The death of Philip Seymour Hoffman to a drug overdose has shocked Hollywood and the world. Considered one of the finest actors of his generation, the Oscar winner was loved by his peers and revered by his fans. In his 20-year illustrious career, he performed in nearly 50 films, in addition to theatre plays and TV shows. Yet, in spite of a perpetual presence on the screen and his international fame, he was rarely featured in celebrity or gossip magazines. He eschewed the party circuit and shunned celebrity culture, dedicating his life to his craft and art and delivering some of the most compelling performances on screen and stage in the last two decades.
The troubling question is: How could such a noble artist fall for such an ignoble habit? And is there a merit for the accusations that Hollywood glorifies drugs and does nothing to discourage its stars from abusing it?
The truth is that Hoffman began abusing illicit drugs and alcohol in his early twenties when he graduated from Ticsh Drama School in New York in 1989, as he admitted at an interview with CBS’s 60 minutes show in 2006, saying that “I consumed everything I could lay my hands on. I loved it all.”
Hoffman was able to defeat his addiction and be sober for 23 years until May 2013, when he checked in for rehab. But it seems that was in vain. Unfortunately, he was unable to vanquish the hideous habit. While investigating his death, the police search unveiled 50 bags of Heroin.
Indeed, a number of stars lost their lives to drug overdoses such as Michael Jackson, Whitney Houston and Heath Ledger, and some went into rehab for drug addiction such as the infamous Lindsay Lohan, Zach Efron, Charlie Sheen, and others are still defiantly consuming drugs such as Justin Bieber, who was found intoxicated when he was recently arrested for driving under the influence.
But we shouldn’t forget that the news of a star’s death makes headlines around the world and evokes widespread emotional reactions on social networks and internet forums, while the daily passing of hundreds of regular addicts goes unnoticed. The fact is that the illicit drug-induced deaths are a tiny minority in Hollywood, and the dominant cause is actually the abuse of legally-prescribed drugs, as was the case in the deaths of the aforementioned stars.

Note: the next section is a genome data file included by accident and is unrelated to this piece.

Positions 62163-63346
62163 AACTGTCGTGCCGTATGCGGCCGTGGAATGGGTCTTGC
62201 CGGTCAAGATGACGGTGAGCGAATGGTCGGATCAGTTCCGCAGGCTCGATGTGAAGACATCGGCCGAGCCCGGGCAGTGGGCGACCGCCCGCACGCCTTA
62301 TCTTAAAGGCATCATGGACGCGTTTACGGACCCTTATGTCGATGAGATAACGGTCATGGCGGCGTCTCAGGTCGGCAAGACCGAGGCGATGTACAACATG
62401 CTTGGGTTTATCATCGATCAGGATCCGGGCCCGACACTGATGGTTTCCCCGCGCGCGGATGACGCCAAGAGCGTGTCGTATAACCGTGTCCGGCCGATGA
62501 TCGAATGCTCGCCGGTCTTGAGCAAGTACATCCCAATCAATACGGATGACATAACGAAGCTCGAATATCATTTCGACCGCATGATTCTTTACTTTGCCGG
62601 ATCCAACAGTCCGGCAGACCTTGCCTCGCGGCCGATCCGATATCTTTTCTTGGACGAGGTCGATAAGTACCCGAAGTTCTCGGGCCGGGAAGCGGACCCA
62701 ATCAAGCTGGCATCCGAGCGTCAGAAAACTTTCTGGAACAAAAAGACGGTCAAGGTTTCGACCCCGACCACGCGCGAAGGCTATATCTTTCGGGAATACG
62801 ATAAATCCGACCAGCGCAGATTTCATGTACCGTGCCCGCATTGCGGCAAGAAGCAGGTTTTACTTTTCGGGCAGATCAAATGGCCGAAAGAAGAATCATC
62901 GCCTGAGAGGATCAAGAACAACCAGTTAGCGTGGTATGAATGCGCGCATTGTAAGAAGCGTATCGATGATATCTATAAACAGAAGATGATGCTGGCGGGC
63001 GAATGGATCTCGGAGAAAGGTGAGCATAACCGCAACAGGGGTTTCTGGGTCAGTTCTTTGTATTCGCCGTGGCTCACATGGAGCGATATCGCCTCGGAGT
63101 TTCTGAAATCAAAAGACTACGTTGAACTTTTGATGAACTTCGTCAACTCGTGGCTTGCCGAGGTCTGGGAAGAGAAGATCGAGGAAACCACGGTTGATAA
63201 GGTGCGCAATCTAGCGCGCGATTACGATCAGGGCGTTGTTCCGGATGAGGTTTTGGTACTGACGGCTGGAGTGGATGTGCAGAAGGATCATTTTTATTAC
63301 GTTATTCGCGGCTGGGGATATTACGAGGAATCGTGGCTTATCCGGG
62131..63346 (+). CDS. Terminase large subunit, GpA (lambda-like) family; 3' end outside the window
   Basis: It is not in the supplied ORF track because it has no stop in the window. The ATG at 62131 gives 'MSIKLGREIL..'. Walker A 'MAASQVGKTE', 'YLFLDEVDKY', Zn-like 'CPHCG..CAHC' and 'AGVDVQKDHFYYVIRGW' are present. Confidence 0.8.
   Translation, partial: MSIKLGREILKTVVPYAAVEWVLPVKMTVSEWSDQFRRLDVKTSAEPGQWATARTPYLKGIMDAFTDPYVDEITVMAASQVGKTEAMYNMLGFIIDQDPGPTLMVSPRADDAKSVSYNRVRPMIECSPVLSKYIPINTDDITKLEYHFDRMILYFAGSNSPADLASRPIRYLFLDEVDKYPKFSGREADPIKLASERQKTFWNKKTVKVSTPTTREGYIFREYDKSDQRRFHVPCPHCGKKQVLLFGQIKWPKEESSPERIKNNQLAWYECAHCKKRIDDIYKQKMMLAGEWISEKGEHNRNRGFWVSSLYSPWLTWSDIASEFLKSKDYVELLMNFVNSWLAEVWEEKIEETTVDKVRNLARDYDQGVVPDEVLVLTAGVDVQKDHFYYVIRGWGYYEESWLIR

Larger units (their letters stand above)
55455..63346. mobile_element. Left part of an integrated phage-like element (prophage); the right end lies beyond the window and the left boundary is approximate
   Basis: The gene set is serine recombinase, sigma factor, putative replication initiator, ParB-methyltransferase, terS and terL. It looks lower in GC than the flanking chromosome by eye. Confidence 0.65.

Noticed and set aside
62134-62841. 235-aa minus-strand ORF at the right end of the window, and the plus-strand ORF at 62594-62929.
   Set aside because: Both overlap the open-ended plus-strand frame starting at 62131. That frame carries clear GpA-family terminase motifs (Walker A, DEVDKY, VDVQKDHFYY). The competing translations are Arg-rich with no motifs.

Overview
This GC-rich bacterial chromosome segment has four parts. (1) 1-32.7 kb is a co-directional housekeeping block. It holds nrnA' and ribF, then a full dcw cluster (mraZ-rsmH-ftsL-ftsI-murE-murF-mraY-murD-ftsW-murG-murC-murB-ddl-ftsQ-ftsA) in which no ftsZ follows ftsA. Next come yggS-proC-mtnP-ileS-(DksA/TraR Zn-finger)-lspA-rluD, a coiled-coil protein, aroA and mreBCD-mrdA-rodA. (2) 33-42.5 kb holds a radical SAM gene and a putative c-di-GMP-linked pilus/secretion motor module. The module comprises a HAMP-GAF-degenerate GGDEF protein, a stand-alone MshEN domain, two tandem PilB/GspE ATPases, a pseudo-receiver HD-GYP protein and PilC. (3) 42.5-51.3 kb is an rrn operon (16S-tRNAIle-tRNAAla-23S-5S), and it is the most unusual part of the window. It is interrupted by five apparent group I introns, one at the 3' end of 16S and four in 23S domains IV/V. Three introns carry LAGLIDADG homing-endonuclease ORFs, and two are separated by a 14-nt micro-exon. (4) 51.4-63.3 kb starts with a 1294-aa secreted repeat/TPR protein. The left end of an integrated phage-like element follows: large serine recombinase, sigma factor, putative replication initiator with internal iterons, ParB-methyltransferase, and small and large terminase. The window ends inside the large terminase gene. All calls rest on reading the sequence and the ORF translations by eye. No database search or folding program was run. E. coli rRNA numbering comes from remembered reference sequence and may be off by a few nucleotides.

Whitney Houston ingested a cocktail of cocaine and prescription drugs before her final breath. Most notably, the toxicology report revealed that 12 bottles of different prescription drugs, including anti-anxiety medication Xanax and the muscle relaxant Flexeril, were littered across her hotel room.
Heath Ledger took a mix of different sleeping pills before he sank into his last sleep, never to wake up again. While a higher dose of sedative drug, administered by a doctor, brought the end of Michael Jackson. Even Hoffman had blamed his latest bout of addiction to a misuse of prescription drugs.
Drug addiction is not merely a Hollywood problem but an American epidemic. And the source of the epidemic is not the consumption of illicit drugs like crack cocaine and ecstasy that were prevalent in the 80’s and 90’s but the prescribed ones that are easily obtainable and are used for non medical reasons. According to a report from the centre for Disease Control and Prevention, overdoses from prescription drug medication kills up to 15,000 addicts every year, more than the toll from cocaine and heroin combined. The number of infants born addicted to prescription drugs every year has also tripled in the past 10 years, to approximately 13,500, according to a report in the Journal of Medical Association.
In spite of these perplexing figures, American TV channels continue to broadcast commercials promoting medical drugs as if they were food products. Anyone could obtain these drugs simply by paying a visit to their doctor. Hence, it’s the pharmaceutical companies which are to blame for promoting these drugs and make them easily accessible, not Hollywood or its movies, as some have suggested.
Hollywood is one of layers of American society’s fabric. Whatever inflicts the American society is bound to affect Hollywood and vice versa. Recent studies show that, in 2010, one in every twenty Americans consumes prescription drugs for non-medical reasons. By and large, these drugs are potent painkillers that elicit euphoric effect, such as Hydrocodone, Methadone, and Oxymorphone. These drugs are addictive and could be fatal if taken without a doctor’s supervision.
Likewise, most of the drug users in Hollywood are predominantly young stars, who resort to drugs in order to fill the resulting void after achieving a quick fame and fortune. The majority check in for rehab and heal. But those who succumb to these poisonous substances close their career and their dreams and often their lives.